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Abstract

Objective—To determine baseline tear pH in dogs, horses, and cattle by use of a microelectrode.

Animals—28 dogs, 24 horses, and 29 cattle.

Procedures—Under manual restraint, tears were collected from each subject's left eye with cotton spears. A Schirmer tear test was performed in the right eye. Tears were extracted from the spears by centrifugation. Tear volume was measured, pH was determined with a microelectrode, and total solids (TS) concentration was measured by refractometry.

Results—Mean ± SD pH of tears in cattle, dogs, and horses was 8.32 ± 0.14, 8.05 ± 0.26, and 7.84 ± 0.30, respectively. Tear pH was significantly higher in cattle versus dogs and horses and in dogs versus horses. Mean ± SD TS concentration in horses, cattle, and dogs was 2.04 ± 1.29 g/dL, 1.07 ± 0.60 g/dL, and 0.33 ± 0.18 g/dL, respectively. Total solids concentration was significantly higher in horses versus cattle and dogs and in cattle versus dogs. Schirmer tear test results for all animals were within the species reference range.

Conclusions and Clinical Relevance—Tear pH in all 3 species differed from that of published blood pH values and the pH of common topically administered ophthalmic medications. These fndings may have implications for variations in ocular flora and defense mechanisms, susceptibility to ocular disease, and success or comfort of topical treatment.

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in American Journal of Veterinary Research

[observer 2]) during 4 testing periods over 2 days in a prospective, randomized study to determine intra- and interobserver reliability of the TFBUT test as it would be performed in a clinical environment with and without administration of a topical

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in American Journal of Veterinary Research

between these studies include investigator variability in application of the aesthesiometer filament to the cornea; differences in investigator interpretation of the blink response; and variation in the testing environment between the 2 studies, as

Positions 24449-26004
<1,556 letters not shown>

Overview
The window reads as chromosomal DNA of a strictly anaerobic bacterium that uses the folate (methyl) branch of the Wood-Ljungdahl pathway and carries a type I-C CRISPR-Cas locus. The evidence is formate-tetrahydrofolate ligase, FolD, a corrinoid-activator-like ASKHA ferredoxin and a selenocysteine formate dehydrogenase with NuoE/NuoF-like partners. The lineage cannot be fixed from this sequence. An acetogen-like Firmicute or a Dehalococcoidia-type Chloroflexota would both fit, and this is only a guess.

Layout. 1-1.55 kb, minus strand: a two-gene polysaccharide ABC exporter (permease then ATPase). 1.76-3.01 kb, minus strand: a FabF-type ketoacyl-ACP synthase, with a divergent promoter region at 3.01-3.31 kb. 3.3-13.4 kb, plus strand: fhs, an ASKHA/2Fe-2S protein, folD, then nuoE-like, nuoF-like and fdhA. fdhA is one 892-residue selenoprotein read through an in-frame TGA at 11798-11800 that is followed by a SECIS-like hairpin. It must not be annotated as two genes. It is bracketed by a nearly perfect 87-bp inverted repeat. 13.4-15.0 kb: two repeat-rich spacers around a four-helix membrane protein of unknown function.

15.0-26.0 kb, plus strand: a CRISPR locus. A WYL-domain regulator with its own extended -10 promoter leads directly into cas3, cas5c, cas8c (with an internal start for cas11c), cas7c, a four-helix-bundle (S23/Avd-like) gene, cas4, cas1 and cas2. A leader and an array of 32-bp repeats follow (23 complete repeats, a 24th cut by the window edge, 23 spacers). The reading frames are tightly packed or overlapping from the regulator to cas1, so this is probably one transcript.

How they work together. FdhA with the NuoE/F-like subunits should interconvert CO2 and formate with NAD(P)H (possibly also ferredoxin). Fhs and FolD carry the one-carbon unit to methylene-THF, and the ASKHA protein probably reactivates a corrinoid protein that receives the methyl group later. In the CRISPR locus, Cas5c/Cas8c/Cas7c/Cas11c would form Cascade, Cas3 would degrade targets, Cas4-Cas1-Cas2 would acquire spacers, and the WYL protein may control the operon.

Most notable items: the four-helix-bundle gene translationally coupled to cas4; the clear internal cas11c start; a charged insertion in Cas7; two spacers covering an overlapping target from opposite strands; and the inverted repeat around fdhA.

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in American Journal of Veterinary Research

power of the anterior and posterior cornea and lens. 45 The refractive state can also be temporarily or permanently modified by adaptations to the globe or changes to the environment. In the present study, many cats were housed in an animal shelter in

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in American Journal of Veterinary Research

environment and at a similar time of day, time of year, and ambient temperature to minimize effects of those variables on tear production. Tear production was recorded as millimeters of wetting per minute. CTT —The CTT was measured with a Cochet

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in American Journal of Veterinary Research

published studies regarding blinking physiology of horses. The purpose of the study reported here was to determine values for SEBR and characterize blink patterns of horses in a controlled environment. We intended to use high-speed videography and image

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in American Journal of Veterinary Research

same restraint and in a similar stall environment for each subject. Results suggested that topical corneal anesthesia with 0.5% proparacaine hydrochloride may not provide adequate anesthesia in horses. Because of the length of time required to perform

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in American Journal of Veterinary Research

, such as dogs and cats. One theory to explain this discrepancy is that small rodents, such as chinchillas, guinea pigs, and BTPDs, inhabit desert or dry grassland environments; hence, low aqueous tear production may be a fluid conservation mechanism

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in American Journal of Veterinary Research

indirect ophthalmoscopy, and rebound tonometry. They were kept in a familiar environment and acclimated to IOP and VPD measurement procedures by taking measurements at 6-hour intervals for 48 hours prior to data collection. Food was withheld for 12 hours

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in American Journal of Veterinary Research

eyes of those horses was evident after discontinuation of interventions. 28 This illustrates that multiple host and environment factors influence microbial populations. In addition to topical application of an antimicrobial, there were multiple

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in American Journal of Veterinary Research